When Toronto’s Lawrence Merkur passed away in 2008 at the age of 54, the somewhat reclusive and extremely compassionate man left an unknown fortune to Toronto’s Salvation Army.
The day after his death, it was discovered that Merkur, an active and extremely successful trader in the silver market since 1990, had accumulated thousands of ounces of silver worth more than $6 million. Lawrence lived a very frugal lifestyle. You would never know he had a nickel, let alone millions in silver. But that’s how he chose to live.
In his will, Lawrence left his silver to The Salvation Army “to use the income therefrom for programs administered by The Salvation Army to improve the lives of impoverished and needy persons in Canada.”
The largest single donation made to the Salvation Army in Canada, Lawrence wanted the gift to honour the memory of his late sister Carol Merilly, and a cousin Sydney Eve Atin, who died at very young ages. Typical of Lawrence’s quiet lifestyle, he didn’t want to have his name attached to the gift.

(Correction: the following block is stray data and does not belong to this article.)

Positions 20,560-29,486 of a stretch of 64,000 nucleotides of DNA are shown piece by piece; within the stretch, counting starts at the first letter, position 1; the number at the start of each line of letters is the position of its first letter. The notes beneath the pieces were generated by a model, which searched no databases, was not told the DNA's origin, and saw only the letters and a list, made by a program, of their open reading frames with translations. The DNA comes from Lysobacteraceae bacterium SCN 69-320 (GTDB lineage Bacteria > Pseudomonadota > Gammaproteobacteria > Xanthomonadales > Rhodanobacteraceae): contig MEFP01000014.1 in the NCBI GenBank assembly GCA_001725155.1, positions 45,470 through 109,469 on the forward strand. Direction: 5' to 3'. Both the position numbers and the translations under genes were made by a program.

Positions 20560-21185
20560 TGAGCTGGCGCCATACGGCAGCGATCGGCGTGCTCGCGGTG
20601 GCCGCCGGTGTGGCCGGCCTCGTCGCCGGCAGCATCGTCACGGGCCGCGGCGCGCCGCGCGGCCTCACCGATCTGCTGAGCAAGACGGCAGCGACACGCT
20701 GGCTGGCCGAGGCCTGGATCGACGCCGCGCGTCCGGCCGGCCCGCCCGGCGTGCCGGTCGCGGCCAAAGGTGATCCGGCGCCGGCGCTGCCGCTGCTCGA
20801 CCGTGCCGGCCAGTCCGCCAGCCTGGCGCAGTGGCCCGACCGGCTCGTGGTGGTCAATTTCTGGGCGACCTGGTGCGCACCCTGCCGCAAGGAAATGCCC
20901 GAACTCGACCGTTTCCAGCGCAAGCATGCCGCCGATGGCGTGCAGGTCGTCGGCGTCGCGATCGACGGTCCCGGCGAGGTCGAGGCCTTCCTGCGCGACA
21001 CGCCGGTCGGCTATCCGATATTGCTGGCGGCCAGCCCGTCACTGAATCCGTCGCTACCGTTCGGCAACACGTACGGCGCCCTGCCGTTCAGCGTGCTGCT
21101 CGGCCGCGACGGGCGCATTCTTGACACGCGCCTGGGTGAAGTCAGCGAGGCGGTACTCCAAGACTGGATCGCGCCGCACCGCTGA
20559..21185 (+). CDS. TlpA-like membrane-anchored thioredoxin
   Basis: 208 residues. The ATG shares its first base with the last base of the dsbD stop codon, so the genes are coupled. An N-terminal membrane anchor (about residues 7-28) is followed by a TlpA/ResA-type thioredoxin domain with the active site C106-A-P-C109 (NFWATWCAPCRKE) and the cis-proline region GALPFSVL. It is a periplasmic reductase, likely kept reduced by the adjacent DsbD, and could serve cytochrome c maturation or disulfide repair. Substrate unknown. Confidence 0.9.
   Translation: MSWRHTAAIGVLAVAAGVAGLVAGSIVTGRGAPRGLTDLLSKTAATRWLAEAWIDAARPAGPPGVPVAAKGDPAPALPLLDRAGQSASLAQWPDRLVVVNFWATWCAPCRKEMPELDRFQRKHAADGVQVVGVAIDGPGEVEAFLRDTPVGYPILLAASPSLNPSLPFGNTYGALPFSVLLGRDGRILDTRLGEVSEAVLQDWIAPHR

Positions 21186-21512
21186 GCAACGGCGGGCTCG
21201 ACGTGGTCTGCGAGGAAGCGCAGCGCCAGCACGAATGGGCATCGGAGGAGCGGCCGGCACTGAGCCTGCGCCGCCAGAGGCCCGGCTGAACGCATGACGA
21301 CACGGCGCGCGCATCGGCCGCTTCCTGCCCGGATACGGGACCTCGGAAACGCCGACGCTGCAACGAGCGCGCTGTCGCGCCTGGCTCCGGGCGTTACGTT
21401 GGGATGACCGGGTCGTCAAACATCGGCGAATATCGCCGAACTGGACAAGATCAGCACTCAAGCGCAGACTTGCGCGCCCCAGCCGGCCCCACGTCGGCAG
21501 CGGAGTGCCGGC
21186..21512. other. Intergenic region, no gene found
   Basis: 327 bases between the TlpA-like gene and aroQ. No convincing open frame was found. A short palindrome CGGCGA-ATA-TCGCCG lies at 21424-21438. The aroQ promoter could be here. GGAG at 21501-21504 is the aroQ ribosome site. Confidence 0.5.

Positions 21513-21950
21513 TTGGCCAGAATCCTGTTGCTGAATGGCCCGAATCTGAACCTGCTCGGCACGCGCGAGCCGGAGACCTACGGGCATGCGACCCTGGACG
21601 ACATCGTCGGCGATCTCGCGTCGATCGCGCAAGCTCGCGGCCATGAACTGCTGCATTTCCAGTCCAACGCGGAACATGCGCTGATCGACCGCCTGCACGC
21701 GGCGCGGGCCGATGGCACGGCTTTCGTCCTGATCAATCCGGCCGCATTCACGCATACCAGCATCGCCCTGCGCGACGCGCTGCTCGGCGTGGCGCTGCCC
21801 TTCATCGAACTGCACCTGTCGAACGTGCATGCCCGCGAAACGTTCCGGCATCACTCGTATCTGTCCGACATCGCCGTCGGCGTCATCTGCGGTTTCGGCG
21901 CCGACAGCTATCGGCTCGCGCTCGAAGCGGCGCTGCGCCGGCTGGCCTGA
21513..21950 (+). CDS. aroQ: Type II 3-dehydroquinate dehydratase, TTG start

Beyond helping those in need, Lawrence’s gift has also forged relationships between interfaith organizations. In 2011 alone, more than 100,000 pounds of kosher food was delivered through The Salvation Army to low-income Jewish families.
Each year The Salvation Army provides direct, compassionate, hands-on service to more than 1.7 million vulnerable people in Canada. As an international Christian church that welcomes everyone, The Salvation Army’s faith motivates its mission to serve and treat everyone with dignity and respect.
Today Lawrence’s generous gift allows The Salvation Army to continue to make significant strides toward its goal of putting a sense of dignity within reach for the three million Canadians living in poverty.